Great Basin Naturalist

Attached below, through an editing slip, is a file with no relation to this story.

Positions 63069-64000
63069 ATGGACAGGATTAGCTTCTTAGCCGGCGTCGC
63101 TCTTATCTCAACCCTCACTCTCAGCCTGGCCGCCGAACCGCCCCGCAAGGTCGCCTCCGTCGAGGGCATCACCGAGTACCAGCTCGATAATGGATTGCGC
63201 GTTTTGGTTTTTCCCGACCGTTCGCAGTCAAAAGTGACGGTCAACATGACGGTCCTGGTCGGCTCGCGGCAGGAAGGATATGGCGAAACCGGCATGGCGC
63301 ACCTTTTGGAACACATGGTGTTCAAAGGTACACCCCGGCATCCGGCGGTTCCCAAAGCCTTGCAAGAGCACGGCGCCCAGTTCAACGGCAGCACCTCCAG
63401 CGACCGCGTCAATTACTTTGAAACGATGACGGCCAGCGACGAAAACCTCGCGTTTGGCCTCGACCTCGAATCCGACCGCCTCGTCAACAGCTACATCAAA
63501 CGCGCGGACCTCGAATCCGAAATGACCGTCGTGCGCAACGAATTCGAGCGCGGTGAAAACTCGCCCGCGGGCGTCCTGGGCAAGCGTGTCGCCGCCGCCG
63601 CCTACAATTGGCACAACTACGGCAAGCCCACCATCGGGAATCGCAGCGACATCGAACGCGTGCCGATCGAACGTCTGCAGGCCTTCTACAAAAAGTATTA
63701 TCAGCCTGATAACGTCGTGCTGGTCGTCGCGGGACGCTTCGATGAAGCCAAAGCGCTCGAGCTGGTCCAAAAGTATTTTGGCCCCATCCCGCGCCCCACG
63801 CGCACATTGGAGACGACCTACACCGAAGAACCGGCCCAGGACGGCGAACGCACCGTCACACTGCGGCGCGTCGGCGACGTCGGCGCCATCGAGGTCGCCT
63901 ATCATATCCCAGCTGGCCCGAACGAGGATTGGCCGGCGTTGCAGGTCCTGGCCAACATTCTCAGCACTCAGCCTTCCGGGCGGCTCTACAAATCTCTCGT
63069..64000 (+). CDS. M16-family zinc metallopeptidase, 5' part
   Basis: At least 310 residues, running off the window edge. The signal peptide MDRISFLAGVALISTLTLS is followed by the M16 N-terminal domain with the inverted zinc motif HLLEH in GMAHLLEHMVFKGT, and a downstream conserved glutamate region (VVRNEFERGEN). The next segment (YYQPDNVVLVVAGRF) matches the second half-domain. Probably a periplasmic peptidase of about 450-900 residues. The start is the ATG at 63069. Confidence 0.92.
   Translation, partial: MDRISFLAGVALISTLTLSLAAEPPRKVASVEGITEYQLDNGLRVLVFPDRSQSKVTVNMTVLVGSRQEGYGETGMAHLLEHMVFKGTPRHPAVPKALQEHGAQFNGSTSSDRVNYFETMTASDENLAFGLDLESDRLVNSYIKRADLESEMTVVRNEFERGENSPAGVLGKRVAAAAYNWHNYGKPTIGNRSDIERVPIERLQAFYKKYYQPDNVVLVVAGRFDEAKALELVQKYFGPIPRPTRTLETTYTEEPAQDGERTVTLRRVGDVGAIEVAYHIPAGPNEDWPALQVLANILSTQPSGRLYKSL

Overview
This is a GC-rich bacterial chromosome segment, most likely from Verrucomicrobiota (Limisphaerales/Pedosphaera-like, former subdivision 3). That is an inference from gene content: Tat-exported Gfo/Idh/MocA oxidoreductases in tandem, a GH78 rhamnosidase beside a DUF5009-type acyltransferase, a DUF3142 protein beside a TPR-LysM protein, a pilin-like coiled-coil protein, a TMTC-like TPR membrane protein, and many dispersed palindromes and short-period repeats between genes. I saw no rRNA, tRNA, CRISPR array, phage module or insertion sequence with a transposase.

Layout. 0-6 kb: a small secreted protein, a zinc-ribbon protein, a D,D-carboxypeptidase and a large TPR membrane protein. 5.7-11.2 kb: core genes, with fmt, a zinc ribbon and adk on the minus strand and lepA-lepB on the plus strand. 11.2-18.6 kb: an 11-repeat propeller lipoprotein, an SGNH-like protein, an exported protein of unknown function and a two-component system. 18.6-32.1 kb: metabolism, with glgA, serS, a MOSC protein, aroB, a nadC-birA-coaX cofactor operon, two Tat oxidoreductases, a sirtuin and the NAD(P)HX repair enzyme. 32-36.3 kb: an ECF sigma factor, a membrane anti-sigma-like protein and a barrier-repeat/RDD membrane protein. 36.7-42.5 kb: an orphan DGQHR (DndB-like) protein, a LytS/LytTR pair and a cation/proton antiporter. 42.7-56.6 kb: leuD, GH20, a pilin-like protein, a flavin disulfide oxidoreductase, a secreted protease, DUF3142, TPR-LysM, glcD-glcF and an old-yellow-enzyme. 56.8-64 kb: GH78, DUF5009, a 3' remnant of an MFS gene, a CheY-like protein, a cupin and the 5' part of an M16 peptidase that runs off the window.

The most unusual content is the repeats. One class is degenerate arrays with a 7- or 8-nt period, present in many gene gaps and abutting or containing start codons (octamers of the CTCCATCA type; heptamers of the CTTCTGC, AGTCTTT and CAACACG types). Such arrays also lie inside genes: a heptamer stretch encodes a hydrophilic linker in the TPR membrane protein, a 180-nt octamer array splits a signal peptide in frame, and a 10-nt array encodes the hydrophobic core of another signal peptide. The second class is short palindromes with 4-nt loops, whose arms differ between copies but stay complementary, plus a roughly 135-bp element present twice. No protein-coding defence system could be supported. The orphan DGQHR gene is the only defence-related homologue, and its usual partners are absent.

We used radio telemetry to describe nighttime movements and daytime den sites of pinyon mice (Peromyscus truei) in the White Mountains of California, 1991–1993. Characteristics of nighttime relocations and den sites for mice concurred with previously reported habitat-use information for the species and supported the claim that pinyon mice use multiple daytime sites. However, males and females were associated with different habitat characteristics at den sites, indicating differential microhabitat selection by the sexes, perhaps related to reproductive constraints on females. Pinyon mice also exhibited high variability in den site habitat use in the summer, but low variability in the fall and winter. The dens of male mice were farther apart than those of females, and home range areas averaged 2.9 ha (s = 4.27 ha) for 8 males , and 0.8 ha (s = 0.76 ha) for 7 females (overall = 1.7 + 2.97 ha). These areas were larger than those reported for other species of Peromyscus. The combined effects of drought and reduced food availability may have contributed to the larger areas used.